What is leadless pacemaker placement?
A leadless pacemaker is a small, battery-powered device. It sends mild electrical signals to your heart to keep it beating normally. These signals are painless. The pacemaker can help stop the dizziness, fainting, and shortness of breath caused by a slow heart rate.
You will get medicine before the procedure. It helps you relax and helps prevent pain.
Your doctor doesn't need to make any cuts to do the procedure. Instead, your doctor uses a thin tube called a catheter. The pacemaker is placed inside the catheter. The doctor puts the catheter into a blood vessel in your groin. You will get a shot to numb the skin where the catheter goes in.
Then the doctor moves the catheter through the blood vessel to your heart. You may feel pressure when the doctor does this. Your doctor may also have injected a dye into your blood vessel and heart. The dye shows up on a screen. It helps your doctor see where to move the catheter and pacemaker.
When the catheter is inside the lower right chamber of the heart (right ventricle), the doctor moves the pacemaker out of the catheter. Your doctor attaches the pacemaker to the heart tissue so that it doesn't move. Flexible hooks may be used. Then the catheter is removed from your body.
You may spend the night in the hospital, or you may go home the same day. Your groin may have a bruise and feel sore for a few days.
If you are worried about having a pacemaker, it may help if you learn about how the pacemaker helps your heart. Talk to your doctor if you have concerns.
How do you prepare for the procedure?
Procedures can be stressful. This information will help you understand what you can expect. And it will help you safely prepare for your procedure.
Preparing for the procedure
- Be sure you have someone to take you home. Anesthesia and pain medicine will make it unsafe for you to drive or get home on your own.
- Understand exactly what procedure is planned, along with the risks, benefits, and other options.
- Tell your doctor ALL the medicines, vitamins, supplements, and herbal remedies you take. Some may increase the risk of problems during your procedure. Your doctor will tell you if you should stop taking any of them before the procedure and how soon to do it.
- If you take a medicine that prevents blood clots, your doctor may tell you to stop taking it before your procedure. Or your doctor may tell you to keep taking it. (These medicines include aspirin and other blood thinners.) Make sure that you understand exactly what your doctor wants you to do.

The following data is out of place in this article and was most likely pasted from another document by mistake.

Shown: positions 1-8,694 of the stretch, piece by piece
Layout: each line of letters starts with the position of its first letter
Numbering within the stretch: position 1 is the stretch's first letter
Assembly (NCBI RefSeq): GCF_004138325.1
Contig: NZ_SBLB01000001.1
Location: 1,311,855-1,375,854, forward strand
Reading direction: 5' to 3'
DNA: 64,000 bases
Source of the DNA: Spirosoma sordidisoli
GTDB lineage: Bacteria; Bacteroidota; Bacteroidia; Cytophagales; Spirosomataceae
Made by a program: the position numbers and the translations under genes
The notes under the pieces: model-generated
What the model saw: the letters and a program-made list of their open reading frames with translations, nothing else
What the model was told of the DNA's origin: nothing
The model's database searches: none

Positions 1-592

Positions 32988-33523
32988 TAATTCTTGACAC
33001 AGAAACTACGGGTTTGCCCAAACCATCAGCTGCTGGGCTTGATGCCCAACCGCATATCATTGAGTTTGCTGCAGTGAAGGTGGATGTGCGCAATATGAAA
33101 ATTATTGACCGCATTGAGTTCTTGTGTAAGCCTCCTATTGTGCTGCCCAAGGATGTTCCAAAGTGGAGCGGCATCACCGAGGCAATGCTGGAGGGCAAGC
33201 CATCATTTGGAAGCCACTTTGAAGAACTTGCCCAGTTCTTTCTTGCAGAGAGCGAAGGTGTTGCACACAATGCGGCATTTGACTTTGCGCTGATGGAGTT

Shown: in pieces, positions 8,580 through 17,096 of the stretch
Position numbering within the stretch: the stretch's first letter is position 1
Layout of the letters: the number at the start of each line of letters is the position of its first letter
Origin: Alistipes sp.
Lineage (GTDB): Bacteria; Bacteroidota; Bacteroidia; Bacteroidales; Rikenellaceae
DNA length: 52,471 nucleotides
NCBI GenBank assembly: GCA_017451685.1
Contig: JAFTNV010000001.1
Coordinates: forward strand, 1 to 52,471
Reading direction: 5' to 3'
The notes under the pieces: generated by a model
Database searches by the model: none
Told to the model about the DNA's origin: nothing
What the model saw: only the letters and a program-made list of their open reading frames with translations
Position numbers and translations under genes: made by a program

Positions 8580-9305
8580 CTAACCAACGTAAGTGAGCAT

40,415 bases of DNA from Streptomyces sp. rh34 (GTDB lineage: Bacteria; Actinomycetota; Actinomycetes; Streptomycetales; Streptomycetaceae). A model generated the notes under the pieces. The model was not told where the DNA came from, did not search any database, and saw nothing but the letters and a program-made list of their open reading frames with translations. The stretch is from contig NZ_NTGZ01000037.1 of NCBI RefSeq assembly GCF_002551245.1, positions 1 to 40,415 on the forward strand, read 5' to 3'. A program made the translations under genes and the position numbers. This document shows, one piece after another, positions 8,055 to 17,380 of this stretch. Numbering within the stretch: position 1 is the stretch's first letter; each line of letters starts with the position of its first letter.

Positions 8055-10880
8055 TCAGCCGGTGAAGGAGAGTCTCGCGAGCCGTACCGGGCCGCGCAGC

- Make sure your doctor and the hospital have a copy of your advance directive. If you don't have one, you may want to prepare one. It lets others know your health care wishes. It's a good thing to have before any type of surgery or procedure.
What happens on the day of the procedure?
- Follow the instructions exactly about when to stop eating and drinking. If you don't, your procedure may be canceled. If your doctor told you to take your medicines on the day of the procedure, take them with only a sip of water.
- Follow your doctor's instructions about when to bathe or shower before your procedure. Do not apply lotions, perfumes, deodorants, or nail polish.
- Take off all jewelry and piercings. And take out contact lenses, if you wear them.
At the hospital or surgery center
- Bring a picture ID.
- You will be kept comfortable and safe by your anesthesia provider. You may get medicine that relaxes you or puts you in a light sleep. The area being worked on will be numb.
- After the procedure, pressure may be applied to the area where the catheter was put into your blood vessel. This will help prevent bleeding. A small device may also be used to close the blood vessel. The area may be covered with a bandage or a compression device.
- Nurses will check your heart rate and blood pressure. The nurse also will check the catheter site for bleeding.
- You may have a bruise or a small lump where the catheter was put in your blood vessel. This is normal and will go away.
- You will need to lie still and keep your leg straight for up to a few hours. The nurse may put a weighted bag on your leg to keep it still.
- The procedure will take about 30 to 40 minutes.